Green ... and smart

Oct. 8, 2008
“Our efforts not only reduce our carbon footprint but also help us remain competitive in the marketplace.” -Steve Matheys, executive vice president of global commercial services for trucking enterprise Schneider National That singular comment by ...

Our efforts not only reduce our carbon footprint but also help us remain competitive in the marketplace.” -Steve Matheys, executive vice president of global commercial services for trucking enterprise Schneider National

That singular comment by Steve Matheys about Green Bay, WI-based Schneider National‘s ongoing participation in a bevy of “green” efforts (enabling the carrier to bag its third consecutive “environmental excellence award” from the Environmental Protection Agency this year) really gets to the heart of things. In short, while going green is great for reducing air pollution, allowing climate change, and all that, it‘s also becoming a key way for truckers to save money - LOTS of money.

Schneider is but one of many text book examples in trucking today. This year, the carrier voluntarily slowed its fleet down to 60 mph. While this effort reduced the carrier‘s emissions of carbon dioxide (CO2) - a greenhouse gas that may be accelerating climate change - by 83.25 million pounds annually (the equivalent of taking 7,259 cars off the country‘s highways), it‘s saving Schneider some 3.75 million gallons of diesel fuel per year. If we peg diesel at $4 a gallon (and it‘s higher than that across much the U.S. now) we‘re talking about saving $15 million a year.

Can you say “cha-ching”?

Then look at Celadon Trucking Services Inc. - a wholly-owned subsidiary of Indianapolis-based Celadon Group. Now, they are a big fleet - approximately 3,000 trucks and 8,000 trailers - and that is nowhere NEAR typical in this industry, yet despite adding 520 trucks since they joined the EPA‘s “SmartWay” program in 2005, they‘ve actually IMPROVED fuel efficiency by 25% and cut CO2 emissions by 40%. Not too shabby.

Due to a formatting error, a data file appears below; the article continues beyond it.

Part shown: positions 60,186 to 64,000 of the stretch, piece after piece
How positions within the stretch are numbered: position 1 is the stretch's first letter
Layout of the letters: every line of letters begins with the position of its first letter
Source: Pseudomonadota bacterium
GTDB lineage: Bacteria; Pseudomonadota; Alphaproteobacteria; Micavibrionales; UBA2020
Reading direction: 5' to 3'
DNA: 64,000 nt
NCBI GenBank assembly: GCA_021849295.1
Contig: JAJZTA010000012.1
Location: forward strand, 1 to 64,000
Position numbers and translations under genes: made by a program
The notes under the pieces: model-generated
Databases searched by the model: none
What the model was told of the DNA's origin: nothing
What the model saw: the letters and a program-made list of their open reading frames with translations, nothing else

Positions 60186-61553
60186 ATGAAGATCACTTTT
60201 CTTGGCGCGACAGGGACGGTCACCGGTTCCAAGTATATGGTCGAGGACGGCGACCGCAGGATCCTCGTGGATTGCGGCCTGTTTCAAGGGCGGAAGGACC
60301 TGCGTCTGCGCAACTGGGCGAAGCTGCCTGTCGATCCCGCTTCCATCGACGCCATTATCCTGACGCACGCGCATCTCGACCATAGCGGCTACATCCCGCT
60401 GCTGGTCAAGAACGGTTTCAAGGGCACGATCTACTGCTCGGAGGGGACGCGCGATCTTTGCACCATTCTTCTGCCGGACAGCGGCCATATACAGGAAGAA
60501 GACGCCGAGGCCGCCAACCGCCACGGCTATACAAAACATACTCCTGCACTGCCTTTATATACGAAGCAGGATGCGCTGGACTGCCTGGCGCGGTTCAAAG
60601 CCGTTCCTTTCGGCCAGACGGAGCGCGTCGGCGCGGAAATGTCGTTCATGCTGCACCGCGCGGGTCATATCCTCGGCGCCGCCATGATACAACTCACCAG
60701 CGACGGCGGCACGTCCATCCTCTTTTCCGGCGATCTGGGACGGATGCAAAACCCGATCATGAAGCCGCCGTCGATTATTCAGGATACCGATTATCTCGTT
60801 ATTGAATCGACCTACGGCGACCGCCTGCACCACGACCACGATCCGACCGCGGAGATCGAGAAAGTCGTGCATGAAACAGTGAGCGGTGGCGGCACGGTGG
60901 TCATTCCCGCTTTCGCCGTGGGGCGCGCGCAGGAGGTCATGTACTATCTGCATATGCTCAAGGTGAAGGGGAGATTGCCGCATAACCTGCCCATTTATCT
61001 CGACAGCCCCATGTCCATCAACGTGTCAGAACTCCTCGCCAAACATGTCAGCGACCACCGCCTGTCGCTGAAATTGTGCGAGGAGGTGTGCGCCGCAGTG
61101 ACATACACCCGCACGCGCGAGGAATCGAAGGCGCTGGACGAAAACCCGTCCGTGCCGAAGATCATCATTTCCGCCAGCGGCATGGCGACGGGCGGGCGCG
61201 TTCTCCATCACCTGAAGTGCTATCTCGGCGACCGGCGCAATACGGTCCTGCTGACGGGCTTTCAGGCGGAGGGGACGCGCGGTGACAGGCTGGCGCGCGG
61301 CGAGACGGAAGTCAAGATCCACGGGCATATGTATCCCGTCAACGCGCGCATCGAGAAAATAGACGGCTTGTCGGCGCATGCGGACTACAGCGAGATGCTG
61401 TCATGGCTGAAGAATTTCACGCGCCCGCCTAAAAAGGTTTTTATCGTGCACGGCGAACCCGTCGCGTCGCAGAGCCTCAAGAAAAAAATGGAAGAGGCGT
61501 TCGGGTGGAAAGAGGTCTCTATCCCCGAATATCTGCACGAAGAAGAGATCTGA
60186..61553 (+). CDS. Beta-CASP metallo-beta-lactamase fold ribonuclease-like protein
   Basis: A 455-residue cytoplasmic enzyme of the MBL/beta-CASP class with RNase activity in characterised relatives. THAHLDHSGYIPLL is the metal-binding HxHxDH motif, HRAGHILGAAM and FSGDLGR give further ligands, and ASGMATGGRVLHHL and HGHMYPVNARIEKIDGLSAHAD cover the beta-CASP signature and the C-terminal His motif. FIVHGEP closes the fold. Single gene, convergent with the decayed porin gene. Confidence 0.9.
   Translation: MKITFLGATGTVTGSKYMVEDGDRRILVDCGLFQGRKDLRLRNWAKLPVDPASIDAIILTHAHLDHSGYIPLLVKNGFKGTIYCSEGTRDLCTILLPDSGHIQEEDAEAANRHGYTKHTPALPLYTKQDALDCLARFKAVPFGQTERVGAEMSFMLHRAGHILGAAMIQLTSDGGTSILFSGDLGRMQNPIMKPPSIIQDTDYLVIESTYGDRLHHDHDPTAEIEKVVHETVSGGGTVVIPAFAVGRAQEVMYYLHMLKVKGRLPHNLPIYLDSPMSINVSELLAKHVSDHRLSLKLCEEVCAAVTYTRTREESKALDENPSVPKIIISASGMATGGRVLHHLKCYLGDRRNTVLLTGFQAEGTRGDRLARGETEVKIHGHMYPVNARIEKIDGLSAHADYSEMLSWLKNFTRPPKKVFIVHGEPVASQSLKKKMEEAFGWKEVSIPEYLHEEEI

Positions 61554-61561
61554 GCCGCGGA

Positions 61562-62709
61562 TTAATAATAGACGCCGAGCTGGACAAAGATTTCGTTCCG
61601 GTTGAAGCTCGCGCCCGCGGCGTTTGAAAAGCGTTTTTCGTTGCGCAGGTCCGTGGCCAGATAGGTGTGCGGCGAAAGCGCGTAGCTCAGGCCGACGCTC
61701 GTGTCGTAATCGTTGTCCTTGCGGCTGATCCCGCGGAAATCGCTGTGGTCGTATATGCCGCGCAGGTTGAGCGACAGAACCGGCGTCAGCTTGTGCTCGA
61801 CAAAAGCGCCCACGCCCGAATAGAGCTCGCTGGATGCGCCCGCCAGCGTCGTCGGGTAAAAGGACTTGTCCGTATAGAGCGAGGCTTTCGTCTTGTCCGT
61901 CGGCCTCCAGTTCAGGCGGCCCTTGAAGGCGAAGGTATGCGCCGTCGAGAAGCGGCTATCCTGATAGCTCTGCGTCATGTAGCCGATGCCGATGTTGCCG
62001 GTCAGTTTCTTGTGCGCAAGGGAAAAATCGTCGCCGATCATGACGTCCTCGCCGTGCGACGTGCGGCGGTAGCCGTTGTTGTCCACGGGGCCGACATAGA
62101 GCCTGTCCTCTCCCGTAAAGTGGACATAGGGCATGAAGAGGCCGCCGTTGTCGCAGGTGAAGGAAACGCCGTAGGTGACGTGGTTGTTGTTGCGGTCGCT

“In a challenging operating environment, we have invested heavily in our business to reduce fuel consumption and air pollutants,” said Steve Russell, Celadon‘s chairman and CEO. Those efforts run a wide gamut, I might add, including:

--Installation of auxiliary air heaters on trucks to eliminate the engine‘s need to idle in cold weather;

--Equipping trucks and trailers with the most fuel efficient tires available on the market;

--Accelerating new truck purchases planned for the next two years, all of which include EPA-compliant engines in SmartWay-certified trucks;

--Recalibrating new engines to produce less than 30 grams of nitrogen oxide (NOx) at idle;

--Shortening trailer to tractor gaps to minimize aerodynamic drag;

--Use of synthetic lubricants in all transmissions and differentials to minimize friction;

--Reduction in maximum road speed for the entire fleet.

None of these things, however, are done by Celadon just for the “green” of it. I interviewed Paul Will, Celadon‘s vice chairman and CFO, last year about how fleets need to calculate a solid return on investment for any “green” effort they undertake.